The way I have adapted is by learning from my network. For example, I learned about autonomous driving by speaking with approximately 50 companies across the value chain. By the time I spoke with a couple of dozen players, I started seeing patterns and trends that they were not able to see individually, such as partnership opportunities, M&A opportunities, market needs and disruptive trends.

After you’ve networked, it’s about building insights and getting into more details through targeted discussions around specific areas of autonomous driving. Clients value market insights and trends from external sources as validating. I did something similar with blockchain and IoT previously. One can always dress up their credibility with technical credentials, but this is usually less effective than learning from the field and building insights and skills from it. People are also curious about what others are thinking and doing, hence forming a cohesive, defensible, fact-based point of view often goes a long way.

Gone are the days when one could read a few books or attend a couple of training sessions to grasp a new subject.

It is widely believed that you are one of the most connected C-Level Executives in the TMT sector. How have you built such an impressive network?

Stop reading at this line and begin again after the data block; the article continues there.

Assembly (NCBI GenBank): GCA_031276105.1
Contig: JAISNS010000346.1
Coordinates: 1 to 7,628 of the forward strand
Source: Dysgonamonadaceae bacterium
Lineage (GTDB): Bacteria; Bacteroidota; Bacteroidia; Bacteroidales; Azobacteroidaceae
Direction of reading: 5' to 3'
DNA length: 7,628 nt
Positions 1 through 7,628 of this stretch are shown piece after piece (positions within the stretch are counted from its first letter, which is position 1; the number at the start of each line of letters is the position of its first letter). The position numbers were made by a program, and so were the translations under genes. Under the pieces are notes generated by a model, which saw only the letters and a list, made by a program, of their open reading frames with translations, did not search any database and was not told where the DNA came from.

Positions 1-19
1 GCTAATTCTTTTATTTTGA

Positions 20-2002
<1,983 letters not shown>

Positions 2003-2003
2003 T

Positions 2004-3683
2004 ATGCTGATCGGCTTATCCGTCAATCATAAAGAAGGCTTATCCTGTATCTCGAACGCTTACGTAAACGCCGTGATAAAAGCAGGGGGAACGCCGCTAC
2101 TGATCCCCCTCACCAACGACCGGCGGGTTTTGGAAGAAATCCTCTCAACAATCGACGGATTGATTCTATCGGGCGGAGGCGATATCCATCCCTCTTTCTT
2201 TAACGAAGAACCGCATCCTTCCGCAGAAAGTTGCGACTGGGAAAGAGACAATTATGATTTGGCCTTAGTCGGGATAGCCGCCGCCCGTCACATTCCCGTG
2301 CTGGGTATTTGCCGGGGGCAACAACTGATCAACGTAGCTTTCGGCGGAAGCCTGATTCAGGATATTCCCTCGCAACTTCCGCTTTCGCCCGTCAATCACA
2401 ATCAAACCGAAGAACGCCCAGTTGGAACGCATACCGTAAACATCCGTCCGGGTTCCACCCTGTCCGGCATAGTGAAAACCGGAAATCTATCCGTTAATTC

Great networks are always built over time. It is easy to make connections, but it’s a lot harder to maintain them. I like connecting with people in general and I like exchanging ideas and facilitating with them – be it making introductions, sharing insights, learning from them, advising them or being helpful otherwise. Not all meetings have to be about getting something out of them – be genuine, take interest, help if you can and I guarantee that will deepen your relationships with them. I always tell people that if your relationships are strictly an outcome of your business, then something is not right, but if your business comes to you as a byproduct of your relationships, then you are doing it right. Remember, it is about the quality and strength of your network – not the numbers. It takes a lot of commitment to genuinely foster and maintain a network as it gets bigger. Your network is like a living organism and it needs to be nurtured in order to strengthen and grow. There is not one magical formula for this; everyone has different styles, but it is important to know what works best for you. The crucial element is to put yourself out there in the field.